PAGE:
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The Water Resources Division Invites You to Imagine A Day Without Water

An investment in our drinking water and wastewater systems is essential.

The City of Livermore’s Water Resources Division (WRD) has joined many water utilities, community leaders, and businesses in the third annual Imagine a Day Without Water being observed on Thursday, Oct. 12, a nationwide day of education and advocacy about the value of water. Led by the US Water Alliance, hundreds of organizations across the country will participate by raising awareness about the crucial need for investment in our nation’s water.Recognizing that an investment in our drinking water and wastewater systems is essential to our local health, safety, and economic prosperity, the WRD will be providing on-going public education and community outreach about its services, current and upcoming improvement projects as well as water conservation.

To kick off the campaign, WRD invites Livermore residents and even businesses to share stories of how they value water. Submissions can include photos, hand drawn pictures, videos, poems, songs, etc., which should be submitted via Facebook (@cityoflivermore) or email to adsipp@cityoflivermore.net by Tuesday, October 31. The winners with the most creative submission of how they value water will receive a gift pack from the WRD. WRD has also partnered with other Tri-Valley water agencies, such as the City of Pleasanton, Zone 7 Water Agency, Dublin San Ramon Services District and the California Water Service, to implement Tri-Valley Water 101, a public education campaign focused on water in the Tri-Valley area. The Tri-Valley Water 101 public education campaign will launch in November.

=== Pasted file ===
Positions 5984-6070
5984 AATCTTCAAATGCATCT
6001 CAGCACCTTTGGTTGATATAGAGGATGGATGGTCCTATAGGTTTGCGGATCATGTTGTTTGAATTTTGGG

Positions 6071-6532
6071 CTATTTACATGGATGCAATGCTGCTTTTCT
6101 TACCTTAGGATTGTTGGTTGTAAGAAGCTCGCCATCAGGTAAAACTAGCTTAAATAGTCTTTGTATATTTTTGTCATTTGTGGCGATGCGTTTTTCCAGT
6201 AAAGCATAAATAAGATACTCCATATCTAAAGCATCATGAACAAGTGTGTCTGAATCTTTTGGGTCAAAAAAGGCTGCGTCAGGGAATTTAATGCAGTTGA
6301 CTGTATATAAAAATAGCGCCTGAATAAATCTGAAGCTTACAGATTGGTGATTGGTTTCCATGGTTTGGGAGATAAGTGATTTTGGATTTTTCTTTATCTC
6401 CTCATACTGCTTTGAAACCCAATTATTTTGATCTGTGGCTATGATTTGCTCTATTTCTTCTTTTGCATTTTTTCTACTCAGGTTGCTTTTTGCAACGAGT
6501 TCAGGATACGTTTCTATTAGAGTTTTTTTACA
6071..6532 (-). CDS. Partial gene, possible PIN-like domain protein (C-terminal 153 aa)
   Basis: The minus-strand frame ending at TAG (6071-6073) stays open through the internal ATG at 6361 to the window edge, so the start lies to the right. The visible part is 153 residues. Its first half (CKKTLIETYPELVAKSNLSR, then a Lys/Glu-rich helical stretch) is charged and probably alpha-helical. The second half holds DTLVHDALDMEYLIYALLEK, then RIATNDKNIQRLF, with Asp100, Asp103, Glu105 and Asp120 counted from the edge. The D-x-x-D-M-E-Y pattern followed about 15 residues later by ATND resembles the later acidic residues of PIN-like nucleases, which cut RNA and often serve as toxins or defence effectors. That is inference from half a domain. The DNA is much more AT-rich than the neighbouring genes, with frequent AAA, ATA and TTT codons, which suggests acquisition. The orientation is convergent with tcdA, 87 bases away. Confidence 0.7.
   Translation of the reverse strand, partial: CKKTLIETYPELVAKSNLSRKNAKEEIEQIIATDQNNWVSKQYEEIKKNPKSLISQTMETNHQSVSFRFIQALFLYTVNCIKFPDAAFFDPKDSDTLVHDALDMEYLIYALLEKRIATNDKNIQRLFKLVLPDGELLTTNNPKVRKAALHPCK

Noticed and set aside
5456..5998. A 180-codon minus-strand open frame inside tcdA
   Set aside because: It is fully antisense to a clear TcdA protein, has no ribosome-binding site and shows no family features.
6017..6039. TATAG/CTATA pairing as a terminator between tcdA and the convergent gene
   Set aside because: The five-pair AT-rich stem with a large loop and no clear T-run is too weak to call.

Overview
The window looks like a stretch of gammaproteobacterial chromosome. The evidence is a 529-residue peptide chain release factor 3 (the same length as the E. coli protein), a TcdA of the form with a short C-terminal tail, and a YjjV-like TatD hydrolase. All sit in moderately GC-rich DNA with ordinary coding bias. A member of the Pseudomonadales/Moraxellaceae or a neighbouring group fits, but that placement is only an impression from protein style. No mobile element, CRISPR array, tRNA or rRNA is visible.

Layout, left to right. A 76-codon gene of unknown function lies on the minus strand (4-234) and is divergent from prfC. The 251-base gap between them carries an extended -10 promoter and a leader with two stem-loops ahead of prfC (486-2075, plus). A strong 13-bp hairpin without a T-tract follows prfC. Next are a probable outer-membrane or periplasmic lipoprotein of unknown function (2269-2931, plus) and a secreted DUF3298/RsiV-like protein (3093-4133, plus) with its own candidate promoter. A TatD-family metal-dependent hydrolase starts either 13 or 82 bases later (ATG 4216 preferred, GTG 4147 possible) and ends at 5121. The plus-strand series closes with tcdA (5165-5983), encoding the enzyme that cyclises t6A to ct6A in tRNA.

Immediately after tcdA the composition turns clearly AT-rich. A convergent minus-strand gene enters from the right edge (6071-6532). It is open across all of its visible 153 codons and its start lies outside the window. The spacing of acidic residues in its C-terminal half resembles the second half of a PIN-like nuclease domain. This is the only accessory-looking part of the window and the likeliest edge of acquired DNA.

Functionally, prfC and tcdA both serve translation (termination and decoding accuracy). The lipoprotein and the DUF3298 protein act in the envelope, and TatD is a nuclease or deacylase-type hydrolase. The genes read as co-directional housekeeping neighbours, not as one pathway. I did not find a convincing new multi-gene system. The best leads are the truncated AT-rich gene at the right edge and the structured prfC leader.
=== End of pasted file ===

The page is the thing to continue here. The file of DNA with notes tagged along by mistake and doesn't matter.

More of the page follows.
The problems that face our drinking water and wastewater systems are multi-faceted. The infrastructure is aging and in need of investment, having gone underfunded for decades. Drought, flooding, and climate change stress water and wastewater systems. Although these regional challenges will require locally-driven solutions, reinvestment in our water must be a national priority.Most Americans take the systems that bring clean water to and dirty water from their homes and businesses for granted. They turn on the tap and flush the toilet without thinking twice about where that water came from or where it will go.